Lithuanian Politician’s Son Guilty of Fraud after OCCRP Investigation
Algirdas Komskis, the son of Kęstas Komskis, the former deputy speaker of the Lithuanian parliament, has been convicted of embezzlement, fraud and intentional bankruptcy based on an investigation by OCCRP’s Lithuanian member center Siena.
On Nov. 17, the court ruled that Komskis intentionally ran his father’s business into the ground to avoid paying hefty damages to two small children who lost their father in a car accident caused by Komskis’ employee, who was driving drunk in a company car.
Now, Komskis must pay more than 170,000 euros (US$174,585) in damages and dodged taxes.
UAB Agrolira, the company managed by Komskis and owned by his father, was found responsible for the fatal crash that killed the father of two in 2017. In 2019, the Lithuanian court ruled that both the driver and the company had to pay damages of some 100,000 euros ($102,721). However, most of that money never reached the victim’s family.
Siena’s investigation, published in 2020, found that Agrolira went out of business abruptly, just as the payment of damages was due. Within months, the company was declared bankrupt, with debts of more than 400,000 euros ($410,836) and only a fraction of its former assets remaining.
As the bankruptcy proceedings were starting, Kęstas Komskis transferred most of his shares to three men who worked either for Agrolira or other businesses tied to the Komskis family. When Siena spoke to the new investors, they all claimed to have no knowledge of owning the defunct business. Kęstas Komskis simultaneously launched a new company called Kalibrus that soon took over Agrolira’s operations.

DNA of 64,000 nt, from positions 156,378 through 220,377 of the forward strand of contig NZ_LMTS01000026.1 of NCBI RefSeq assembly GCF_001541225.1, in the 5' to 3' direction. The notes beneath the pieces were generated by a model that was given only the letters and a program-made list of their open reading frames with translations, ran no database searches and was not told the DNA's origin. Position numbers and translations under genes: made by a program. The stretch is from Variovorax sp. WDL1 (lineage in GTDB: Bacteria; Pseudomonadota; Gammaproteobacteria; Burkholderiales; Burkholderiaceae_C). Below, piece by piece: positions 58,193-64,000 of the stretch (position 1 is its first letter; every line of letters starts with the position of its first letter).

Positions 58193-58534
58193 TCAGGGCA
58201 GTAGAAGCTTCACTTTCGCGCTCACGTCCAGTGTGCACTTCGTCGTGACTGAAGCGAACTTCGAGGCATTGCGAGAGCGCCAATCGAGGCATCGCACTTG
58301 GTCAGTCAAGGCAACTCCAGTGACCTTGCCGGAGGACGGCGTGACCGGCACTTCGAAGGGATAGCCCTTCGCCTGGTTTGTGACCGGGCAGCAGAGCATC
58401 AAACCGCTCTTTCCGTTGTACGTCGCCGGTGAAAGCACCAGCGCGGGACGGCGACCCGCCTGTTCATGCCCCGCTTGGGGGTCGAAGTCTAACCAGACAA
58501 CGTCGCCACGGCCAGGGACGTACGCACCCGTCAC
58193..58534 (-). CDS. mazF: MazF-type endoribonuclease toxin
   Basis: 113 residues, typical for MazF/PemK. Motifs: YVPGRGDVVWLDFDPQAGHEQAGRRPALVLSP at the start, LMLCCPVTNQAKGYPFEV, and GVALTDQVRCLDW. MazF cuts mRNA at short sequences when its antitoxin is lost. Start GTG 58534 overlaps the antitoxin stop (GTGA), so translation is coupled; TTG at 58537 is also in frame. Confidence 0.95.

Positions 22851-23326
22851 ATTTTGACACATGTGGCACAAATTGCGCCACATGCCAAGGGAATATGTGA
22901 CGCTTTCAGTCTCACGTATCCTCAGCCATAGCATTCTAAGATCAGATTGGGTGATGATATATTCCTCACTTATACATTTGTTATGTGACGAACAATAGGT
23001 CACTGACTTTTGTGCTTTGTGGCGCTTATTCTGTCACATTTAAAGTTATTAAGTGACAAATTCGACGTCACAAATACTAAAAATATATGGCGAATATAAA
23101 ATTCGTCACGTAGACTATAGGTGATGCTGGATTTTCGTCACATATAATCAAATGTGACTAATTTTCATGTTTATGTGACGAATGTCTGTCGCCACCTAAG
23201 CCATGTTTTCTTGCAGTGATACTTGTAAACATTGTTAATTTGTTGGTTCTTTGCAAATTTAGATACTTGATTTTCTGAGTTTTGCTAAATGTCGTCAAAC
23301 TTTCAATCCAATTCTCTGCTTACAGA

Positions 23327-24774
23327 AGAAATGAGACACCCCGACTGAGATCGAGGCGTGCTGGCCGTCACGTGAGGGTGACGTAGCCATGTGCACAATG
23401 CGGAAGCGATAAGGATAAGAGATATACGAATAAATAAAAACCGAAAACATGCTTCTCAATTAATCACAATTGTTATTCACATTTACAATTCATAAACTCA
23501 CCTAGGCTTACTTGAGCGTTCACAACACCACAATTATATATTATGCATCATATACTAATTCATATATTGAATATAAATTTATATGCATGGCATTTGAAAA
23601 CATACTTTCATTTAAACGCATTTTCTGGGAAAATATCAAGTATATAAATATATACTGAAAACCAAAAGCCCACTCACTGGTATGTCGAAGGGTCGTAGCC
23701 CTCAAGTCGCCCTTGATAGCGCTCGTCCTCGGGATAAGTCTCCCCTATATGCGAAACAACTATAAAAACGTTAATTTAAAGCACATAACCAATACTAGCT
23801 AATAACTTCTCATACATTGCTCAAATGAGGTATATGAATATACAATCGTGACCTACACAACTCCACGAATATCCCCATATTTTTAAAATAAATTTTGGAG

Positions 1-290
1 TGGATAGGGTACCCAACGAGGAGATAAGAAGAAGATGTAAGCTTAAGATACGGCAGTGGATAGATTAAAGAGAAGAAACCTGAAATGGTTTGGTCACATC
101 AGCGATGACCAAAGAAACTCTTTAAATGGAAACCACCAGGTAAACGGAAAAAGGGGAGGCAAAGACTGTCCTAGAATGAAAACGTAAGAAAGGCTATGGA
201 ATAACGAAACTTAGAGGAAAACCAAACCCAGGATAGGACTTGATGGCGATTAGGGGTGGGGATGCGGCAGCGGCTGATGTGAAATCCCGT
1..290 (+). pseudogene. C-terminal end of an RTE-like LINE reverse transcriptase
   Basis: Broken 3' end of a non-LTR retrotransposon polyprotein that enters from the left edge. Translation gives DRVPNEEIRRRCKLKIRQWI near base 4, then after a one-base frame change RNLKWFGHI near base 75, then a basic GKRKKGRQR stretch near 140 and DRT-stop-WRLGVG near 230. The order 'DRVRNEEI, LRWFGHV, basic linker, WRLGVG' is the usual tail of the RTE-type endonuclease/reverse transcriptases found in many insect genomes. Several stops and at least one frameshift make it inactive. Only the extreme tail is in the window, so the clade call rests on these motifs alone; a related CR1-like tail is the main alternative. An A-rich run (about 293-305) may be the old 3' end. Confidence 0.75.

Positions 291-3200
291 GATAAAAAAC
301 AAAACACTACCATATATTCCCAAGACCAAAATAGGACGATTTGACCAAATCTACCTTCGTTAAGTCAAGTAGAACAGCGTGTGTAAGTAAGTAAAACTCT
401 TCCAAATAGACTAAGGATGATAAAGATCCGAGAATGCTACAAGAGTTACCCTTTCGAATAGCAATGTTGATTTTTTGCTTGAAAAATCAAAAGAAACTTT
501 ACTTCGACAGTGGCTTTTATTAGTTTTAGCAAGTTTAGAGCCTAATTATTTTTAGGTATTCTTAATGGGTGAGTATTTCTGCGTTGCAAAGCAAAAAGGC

Based on Siena’s findings, a criminal case was launched. Initially, both father and son faced charges, but ultimately only Algirdas Komskis was put on trial, due to lack of evidence against his father.
In addition to convicting Komskis, the Tauragė district court ordered Komskis to pay more than 170,000 euros ($174,585) to the victim’s family and Lithuanian tax authorities.
The court sentenced the politician’s son to seven months in prison and 18 months probation. If he does not violate the law within the probation period, he will not have to serve time in prison. All of his assets will remain frozen until he pays all that is owed to the victim’s family and the Lithuanian state.
Although Kęstas Komskis was not put on trial, the criminal case revealed his involvement in the downfall of Agrolira. All three new owners of the company claimed the senior Komskis personally gave them the documents needed to formalize the share transfer.
Neither Algirdas Komskis nor his father responded to Siena’s requests for comment. It is unclear if Komskis will appeal.
The senior Komskis, who served in Lithuanian parliament for several terms and went as high as deputy speaker, is currently a member of the municipal council in Pagėgiai, the family’s home district. Kęstas Komskis has already announced he is running for mayor in next year’s municipal election.